Most children have already, or are about to, start heading to school. Education is one of those “givens” where I live, no one really questions whether or not it we should educate our children.

Americans (and I imagine others) feel so strongly about this that you can be legally prosecuted if you do not send your children to school or provide alternate education via homeschooling, etc.

 

Stu Headshot

Western culture has often made education into something of a panacea. “If we just ‘educate ’em,’ then all people will be able to live in peaceful harmony” it has often been said. I think most of us are no longer convinced by this, but we continue to place a high degree of our time and energy discussing education.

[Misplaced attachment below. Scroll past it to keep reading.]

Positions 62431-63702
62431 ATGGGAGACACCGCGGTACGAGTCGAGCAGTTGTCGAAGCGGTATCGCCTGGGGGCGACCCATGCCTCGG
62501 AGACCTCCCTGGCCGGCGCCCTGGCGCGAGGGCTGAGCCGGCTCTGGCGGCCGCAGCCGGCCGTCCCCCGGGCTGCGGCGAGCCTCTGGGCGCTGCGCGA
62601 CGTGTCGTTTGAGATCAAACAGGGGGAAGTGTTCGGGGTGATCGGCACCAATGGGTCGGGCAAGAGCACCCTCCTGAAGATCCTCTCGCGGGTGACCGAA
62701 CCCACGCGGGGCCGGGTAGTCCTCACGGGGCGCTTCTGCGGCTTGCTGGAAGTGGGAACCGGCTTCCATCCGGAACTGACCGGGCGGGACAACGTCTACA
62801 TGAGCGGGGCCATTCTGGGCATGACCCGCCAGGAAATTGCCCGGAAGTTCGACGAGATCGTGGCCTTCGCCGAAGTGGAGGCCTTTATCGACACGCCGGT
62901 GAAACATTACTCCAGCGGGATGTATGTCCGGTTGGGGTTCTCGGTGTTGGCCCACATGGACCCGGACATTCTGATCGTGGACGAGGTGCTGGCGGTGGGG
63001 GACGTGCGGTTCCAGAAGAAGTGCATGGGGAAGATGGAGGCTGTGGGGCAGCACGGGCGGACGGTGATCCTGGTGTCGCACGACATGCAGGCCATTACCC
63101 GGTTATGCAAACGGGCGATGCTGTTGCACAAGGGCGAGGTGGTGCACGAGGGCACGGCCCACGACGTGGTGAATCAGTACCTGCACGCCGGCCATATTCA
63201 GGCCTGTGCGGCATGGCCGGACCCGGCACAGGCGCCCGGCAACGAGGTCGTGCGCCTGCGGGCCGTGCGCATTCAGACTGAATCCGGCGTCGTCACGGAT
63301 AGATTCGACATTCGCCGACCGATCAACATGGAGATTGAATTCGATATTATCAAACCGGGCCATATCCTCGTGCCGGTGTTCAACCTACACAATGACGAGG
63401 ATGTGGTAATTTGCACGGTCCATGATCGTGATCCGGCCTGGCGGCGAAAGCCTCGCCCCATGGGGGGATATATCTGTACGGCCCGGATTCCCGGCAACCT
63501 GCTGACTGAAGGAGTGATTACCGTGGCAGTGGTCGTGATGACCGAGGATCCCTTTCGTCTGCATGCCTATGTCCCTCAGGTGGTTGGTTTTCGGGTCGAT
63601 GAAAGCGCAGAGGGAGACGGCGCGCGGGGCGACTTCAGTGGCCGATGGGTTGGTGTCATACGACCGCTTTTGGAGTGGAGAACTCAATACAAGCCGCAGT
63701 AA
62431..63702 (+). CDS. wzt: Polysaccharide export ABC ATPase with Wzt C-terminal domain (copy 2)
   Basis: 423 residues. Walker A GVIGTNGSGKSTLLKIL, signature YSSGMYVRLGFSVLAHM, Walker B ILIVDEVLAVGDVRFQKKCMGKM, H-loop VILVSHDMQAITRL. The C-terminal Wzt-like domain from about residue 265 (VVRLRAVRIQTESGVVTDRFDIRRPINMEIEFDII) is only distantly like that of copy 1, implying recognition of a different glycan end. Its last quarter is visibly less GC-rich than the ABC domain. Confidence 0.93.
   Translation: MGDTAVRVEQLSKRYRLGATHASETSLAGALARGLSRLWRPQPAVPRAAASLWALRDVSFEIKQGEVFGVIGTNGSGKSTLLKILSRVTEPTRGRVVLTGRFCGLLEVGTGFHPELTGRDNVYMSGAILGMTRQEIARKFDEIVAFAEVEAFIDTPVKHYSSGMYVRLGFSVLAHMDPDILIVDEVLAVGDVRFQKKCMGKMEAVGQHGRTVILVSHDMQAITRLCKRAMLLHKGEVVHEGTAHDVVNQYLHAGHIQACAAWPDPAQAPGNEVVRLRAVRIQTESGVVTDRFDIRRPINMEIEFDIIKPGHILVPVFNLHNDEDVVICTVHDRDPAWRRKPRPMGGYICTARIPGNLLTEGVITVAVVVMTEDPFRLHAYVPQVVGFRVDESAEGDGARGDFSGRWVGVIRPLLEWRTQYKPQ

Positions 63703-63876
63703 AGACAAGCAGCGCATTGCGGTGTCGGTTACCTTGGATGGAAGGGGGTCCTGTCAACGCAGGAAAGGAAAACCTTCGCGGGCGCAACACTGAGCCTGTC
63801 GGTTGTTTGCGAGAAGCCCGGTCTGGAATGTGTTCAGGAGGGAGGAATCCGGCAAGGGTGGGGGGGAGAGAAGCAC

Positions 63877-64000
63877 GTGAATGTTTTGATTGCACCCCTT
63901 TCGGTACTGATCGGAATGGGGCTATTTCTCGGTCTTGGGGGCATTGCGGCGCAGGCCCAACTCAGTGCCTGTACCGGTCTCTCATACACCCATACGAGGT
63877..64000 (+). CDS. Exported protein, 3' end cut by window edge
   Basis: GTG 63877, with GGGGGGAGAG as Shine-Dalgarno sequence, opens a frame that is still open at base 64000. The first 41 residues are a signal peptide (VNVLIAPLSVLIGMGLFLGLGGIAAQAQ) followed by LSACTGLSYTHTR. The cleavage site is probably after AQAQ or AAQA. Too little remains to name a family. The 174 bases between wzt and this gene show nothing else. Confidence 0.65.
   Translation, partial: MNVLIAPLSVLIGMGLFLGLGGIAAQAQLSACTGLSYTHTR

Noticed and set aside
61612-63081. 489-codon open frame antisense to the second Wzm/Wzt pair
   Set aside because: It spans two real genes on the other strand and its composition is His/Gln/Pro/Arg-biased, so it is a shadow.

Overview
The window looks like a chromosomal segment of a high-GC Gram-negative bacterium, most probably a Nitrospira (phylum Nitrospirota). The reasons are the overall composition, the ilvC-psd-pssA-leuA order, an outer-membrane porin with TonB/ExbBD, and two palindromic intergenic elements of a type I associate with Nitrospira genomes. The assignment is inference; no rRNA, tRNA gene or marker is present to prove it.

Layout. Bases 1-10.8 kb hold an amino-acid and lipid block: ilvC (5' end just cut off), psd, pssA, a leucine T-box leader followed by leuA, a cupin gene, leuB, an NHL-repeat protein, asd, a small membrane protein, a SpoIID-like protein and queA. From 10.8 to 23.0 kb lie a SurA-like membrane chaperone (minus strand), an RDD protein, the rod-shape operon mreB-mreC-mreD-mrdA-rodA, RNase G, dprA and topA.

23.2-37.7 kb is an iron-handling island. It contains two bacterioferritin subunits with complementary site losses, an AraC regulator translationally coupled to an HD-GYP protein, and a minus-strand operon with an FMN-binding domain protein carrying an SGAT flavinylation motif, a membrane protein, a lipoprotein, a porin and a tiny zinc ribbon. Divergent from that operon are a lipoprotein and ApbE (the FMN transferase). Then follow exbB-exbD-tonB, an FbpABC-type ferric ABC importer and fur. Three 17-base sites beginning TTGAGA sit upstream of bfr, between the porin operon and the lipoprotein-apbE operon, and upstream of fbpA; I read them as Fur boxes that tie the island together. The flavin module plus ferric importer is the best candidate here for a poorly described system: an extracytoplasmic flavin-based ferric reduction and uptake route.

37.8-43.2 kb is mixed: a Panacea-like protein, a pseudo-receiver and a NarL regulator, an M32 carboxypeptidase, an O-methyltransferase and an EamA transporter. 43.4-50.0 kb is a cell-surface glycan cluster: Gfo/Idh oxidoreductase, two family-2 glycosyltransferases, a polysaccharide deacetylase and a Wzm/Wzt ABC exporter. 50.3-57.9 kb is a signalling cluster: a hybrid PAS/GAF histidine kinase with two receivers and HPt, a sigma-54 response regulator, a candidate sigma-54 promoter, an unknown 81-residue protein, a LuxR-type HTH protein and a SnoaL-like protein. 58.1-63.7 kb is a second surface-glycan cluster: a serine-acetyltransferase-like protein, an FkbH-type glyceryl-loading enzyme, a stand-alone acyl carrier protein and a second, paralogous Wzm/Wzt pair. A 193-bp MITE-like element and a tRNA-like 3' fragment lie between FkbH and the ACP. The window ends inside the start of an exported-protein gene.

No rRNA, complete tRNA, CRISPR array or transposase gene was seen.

Which is all well and good, but I’m wondering why we the focus is always on children, and not on the continued learning and well-being of flourishing adults. I read somewhere that something like 30% of American adults won’t read a single book in a given year. I just met a man in Wales who said he hadn’t read a book since he was about 20 (he’s quite a bit older now).

I say all of this not with the intention to apply guilt but to acknowledge that education is important, but it shouldn’t be something we cease pursuing once we graduate from school. As ministry leaders and pastors, perhaps it is worth encouraging our flocks to give more time to learning (in whatever form that takes) as opposed to the constant dim glow of the television.

For, how can we be a “people of the book” (The Bible) and yet rarely, if ever, read?

God bless,

Stu

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